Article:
Finding rainbows in the clouds: Learning about the full professorship from the stories of black female full professors
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There is little empirical research about the benefits, privileges, and experiences associated with faculty at the rank of full professor. This dissertation focused on the experiences of seven black female full professors, in various higher education programs and departments across the U.S., who successfully navigated the faculty promotion processes and attained the highest rank in the professoriate. Currently, black women comprise 1.26% of faculty at the rank of full professor nationally. Further, the number of black women at this rank in the subfields of higher education (e.g., higher education administration, student affairs, community college, adult education) is so low that it fails to meet reporting standards for the National Center for Education Statistics (NCES).
While the lack of research and underrepresentation of black women in the rank of full professor is problematic, even more troublesome is the unexamined racial and gender hegemony that exists in the upper ranks of the professoriate (Delgado-Bernal & Villalpando, 2002). The purpose of this qualitative study was to explore and understand how participants perceived their promotion to full professor and promotions effects on their professional status and influence in their departments, institutions, and fields of study. Particular attention was paid to the ways in which both they and those around them enact power to influence their teaching, service, and research activities. Of particular interest in this study was how racism and sexism intersected to create unique experiences of oppression and empowerment for black female full professors.
Research design revolved around black feminist epistemology, critical race theory (CRT), critical race feminism (CRF), and a critical race feminist methodology, which drew upon methodological practices employed in critical feminism and CRT. Specifically, the tenets of racism as endemic, critiques of liberalism, challenges of ahistoricism, experiential knowledge, whiteness as property, anti-essentialism, and intersectionality were used to illuminate the ways race (and racism) and gender (and sexism), and the confluence of both, influenced the process of promotion to full professor and the ensuing experiences of the participants subsequent to promotion. Findings were drawn from three semi-structured interviews with each of the seven participants, as well as documents collected from participants, and institutional data.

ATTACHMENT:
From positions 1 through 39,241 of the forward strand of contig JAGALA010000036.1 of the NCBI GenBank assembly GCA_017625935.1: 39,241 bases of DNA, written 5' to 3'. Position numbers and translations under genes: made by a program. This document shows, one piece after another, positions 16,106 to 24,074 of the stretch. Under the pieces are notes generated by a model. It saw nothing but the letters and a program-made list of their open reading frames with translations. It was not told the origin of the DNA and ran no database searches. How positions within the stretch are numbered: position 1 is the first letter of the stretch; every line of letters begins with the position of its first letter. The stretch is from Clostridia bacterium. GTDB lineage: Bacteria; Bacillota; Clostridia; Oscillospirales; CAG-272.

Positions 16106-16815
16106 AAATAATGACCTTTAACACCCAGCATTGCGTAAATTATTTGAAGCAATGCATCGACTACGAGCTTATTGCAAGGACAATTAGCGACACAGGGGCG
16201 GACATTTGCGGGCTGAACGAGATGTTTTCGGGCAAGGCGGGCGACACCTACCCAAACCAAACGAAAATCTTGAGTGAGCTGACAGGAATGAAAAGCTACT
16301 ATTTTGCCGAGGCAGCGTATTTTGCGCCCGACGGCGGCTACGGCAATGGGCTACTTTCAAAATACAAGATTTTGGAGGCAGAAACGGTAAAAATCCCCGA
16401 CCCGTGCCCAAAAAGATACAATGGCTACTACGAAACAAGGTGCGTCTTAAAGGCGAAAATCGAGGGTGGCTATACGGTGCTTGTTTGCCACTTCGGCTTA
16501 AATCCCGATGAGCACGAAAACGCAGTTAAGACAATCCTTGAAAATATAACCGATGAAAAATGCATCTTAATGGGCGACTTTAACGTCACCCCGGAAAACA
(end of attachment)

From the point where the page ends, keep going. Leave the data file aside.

Findings indicated that race (and racism) and gender (and sexism) played a major role in the professional experiences, particularly those related to promotion to full professor and subsequent experiences, of the women in this study. Further, racial and gender hegemony exist to limit the power and influence the black women in this study were able enact. Participants were able to articulate tensions related to being promoted into and persisting in a rank that is predominately occupied by whites and males. The women provided a narrative related to why their black female colleagues do not persist to the highest faculty rank, which included specific practices by faculty and senior level administrators that were (and are) incongruent with institutional policy, procedure, and, often times, common practice. Despite the negative encounters, the participants recognized and articulated the importance of their presence in the academy and in the role of full professor.
Broadly implications from this study directly relate to the need to assess institutional promotion practices, procedures, and policies. Assessments may uncover systemic issues prohibiting the promotion of black women to the rank of full professor and access to its accompanying benefits. Future research implications focus on further understanding the role of full professors in the institution and the power and influence inherent in the position.